When my (mostly) reliable 2009 MacBook Pro finally bit the bullet in January of this year, I definitely wasn’t the happiest camper in the world. While it was definitely showing its age, it was still my personal laptop that I’d had since I went off to college in 2010. My husband was still using his 2011 MacBook Pro from when he went off to law school in 2011, though it still a model that had been showing its age too. His trackpad had crapped out, leading to a magic mouse being used; the battery was the original battery from its manufacture date; the RAM was 4GB, which is a fourth of what that model can officially support at 16GB; and finally, it still came with the original 5400RPM hard drive disk rather than the solid-state drives found in computers nowadays. Suffice to say, it was that model that now had two users using it regularly for the better part of a year.
Shortly after I was able to come across a refurbished MacBook Air (which I’ll be talking about in a later blog post this week), I decided to surprise my husband by renovating his own MacBook Pro while he was at work one day. Since it was the pre-Retina Unibody model, this was actually an easier task to undertake that I had originally expected it to be. It also helped there there was a computer parts store just a few minutes from our home, where I was able to pick up 16GB of DDR3 RAM and a ~480GB SSD (more popularly known as 512GB, they labelled it as 480GB of usable data) that was on sale. For the RAM, while there are cheaper brands on Amazon Canada, the brand the store sold was G.SKILL’s SQ Series for Mac. I decided to go with this in case there were any issues, as it’d be much easier to do the return in store compared to having to deal with Amazon. For the SSD, the Lexar NS100 models were are on sale; while they aren’t the most popular choice, with the usage it was going to get just from my husband, I figured this would be fine. Better yet was that I still had my own MacBook, which had one important part that I needed for my husband’s model.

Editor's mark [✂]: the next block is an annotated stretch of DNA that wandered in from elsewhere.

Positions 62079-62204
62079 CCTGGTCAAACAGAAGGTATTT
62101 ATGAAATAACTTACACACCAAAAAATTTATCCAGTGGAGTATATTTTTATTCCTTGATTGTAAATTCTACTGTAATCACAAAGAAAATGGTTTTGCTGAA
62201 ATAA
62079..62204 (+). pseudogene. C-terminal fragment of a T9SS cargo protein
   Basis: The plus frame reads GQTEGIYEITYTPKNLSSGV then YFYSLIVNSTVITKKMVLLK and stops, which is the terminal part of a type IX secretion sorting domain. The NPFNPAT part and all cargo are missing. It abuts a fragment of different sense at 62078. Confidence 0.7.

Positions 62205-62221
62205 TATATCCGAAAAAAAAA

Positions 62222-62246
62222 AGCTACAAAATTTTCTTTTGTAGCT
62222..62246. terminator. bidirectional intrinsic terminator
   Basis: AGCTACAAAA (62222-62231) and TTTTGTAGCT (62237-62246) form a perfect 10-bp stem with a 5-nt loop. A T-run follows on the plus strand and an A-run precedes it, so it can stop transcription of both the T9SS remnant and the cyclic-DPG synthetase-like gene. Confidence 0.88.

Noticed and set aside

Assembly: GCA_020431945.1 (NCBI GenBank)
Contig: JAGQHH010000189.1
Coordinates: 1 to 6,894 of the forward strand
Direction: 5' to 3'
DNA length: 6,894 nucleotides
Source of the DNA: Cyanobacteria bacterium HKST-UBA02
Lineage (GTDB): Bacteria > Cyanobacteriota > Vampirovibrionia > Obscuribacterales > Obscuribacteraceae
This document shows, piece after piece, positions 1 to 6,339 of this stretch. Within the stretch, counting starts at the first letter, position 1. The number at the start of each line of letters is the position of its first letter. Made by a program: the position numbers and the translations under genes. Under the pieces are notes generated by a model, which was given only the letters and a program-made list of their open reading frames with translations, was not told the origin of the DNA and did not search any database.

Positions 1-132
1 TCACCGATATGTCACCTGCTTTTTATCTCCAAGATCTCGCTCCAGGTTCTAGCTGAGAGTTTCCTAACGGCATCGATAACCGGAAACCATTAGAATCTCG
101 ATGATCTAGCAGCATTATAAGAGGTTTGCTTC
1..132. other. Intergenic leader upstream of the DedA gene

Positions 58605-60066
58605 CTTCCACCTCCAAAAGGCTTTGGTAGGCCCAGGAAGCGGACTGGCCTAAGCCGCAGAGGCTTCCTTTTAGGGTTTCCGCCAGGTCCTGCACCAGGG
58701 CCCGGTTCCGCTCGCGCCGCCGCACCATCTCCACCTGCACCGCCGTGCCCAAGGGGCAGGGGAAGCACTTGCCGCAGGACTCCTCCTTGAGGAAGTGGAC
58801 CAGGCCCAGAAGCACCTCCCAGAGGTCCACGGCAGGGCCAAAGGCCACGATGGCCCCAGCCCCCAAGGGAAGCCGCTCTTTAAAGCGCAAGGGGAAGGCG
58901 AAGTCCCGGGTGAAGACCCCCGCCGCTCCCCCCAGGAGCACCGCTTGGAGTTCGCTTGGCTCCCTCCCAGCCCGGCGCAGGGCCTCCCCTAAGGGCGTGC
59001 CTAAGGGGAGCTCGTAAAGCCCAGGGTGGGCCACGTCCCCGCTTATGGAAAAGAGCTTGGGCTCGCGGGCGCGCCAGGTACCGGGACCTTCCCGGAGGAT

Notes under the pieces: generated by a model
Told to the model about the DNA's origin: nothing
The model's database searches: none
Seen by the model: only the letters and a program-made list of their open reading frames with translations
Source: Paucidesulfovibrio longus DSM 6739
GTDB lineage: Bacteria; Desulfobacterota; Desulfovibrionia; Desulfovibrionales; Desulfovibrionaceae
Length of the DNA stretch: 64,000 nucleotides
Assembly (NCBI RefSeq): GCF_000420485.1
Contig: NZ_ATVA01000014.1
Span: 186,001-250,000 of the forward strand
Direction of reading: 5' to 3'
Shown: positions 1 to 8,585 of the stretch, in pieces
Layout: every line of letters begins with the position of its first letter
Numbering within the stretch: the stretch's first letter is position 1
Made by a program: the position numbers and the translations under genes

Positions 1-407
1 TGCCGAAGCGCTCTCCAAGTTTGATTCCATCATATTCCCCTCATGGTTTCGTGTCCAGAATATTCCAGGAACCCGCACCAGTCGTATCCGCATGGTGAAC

After watching a few YouTube videos, I loaded up the guides from IFixIt.com and began working. The first step was to disconnect his battery; I didn’t replace it in this session, as I was still waiting for the RunPower battery replacement I ordered to come in. I decided to do the easiest thing first, which consisted of ejecting his old RAM cards and putting in the new parts. This actually gave me some frustration, as I couldn’t figure out exactly what I was supposed to be squeezing; naturally, when I figured out exactly what it was, I realized I was definitely having an Airhead moment.
From there, I made way to replacing his old hard drive with the new solid-state drive. For those of you who don’t know the difference, let me just say that swapping in a solid-state drives alone does wonders for your computer. They have no moving parts and load insanely faster; I could’ve just settled with that, but I wanted to do the full swap. After that was settled in place, I moved onto the most challenging part of this – the optical drive (or a CD drive, as it’s nicknamed). My husband’s MacBook’s optical drive was no longer working, but my old MacBook’s drive still worked, so I figured they’d be easy to swap out. Unfortunately, I believe I might have missed a cable somewhere as it’s not recognizing the drive yet. I still have to go back in and get the battery swapped out, so once I do that, I’ll have to update this article to let everyone know how it came out.
The last thing was formatting the drive and installing the operating system. Fortunately, any Mac connected to the internet can boot the operating system on a blank drive, so while this took about an hour to do, it was still better than having to find a version of it myself. Since the 2011 model only supports High Sierra as its highest OS, I used Dosdude’s Catalina patcher to bring my husband’s MacBook to 2019. After the patcher was installed and the computer was set up, my husband got to try it out; the first thing he said, of course, was just how fast his computer now was. We did notice that his fans were running at full blast and only stopped when the computer was shut down; it turns out this was a common occurrence of replacing the hard drive. I stumbled across a program called Mac Fan Control that lets you manually fix this. After using it the first time it happened, the fans have been under control since.
Overall, this was just something I decided to do for fun as a surprise to Andrew and I ultimately realized just how fun and easy it was. It only took me an hour to do everything, and it was nice getting to see just how accessible the older models were. I can definitely see why people make a career out of flipping old MacBooks now.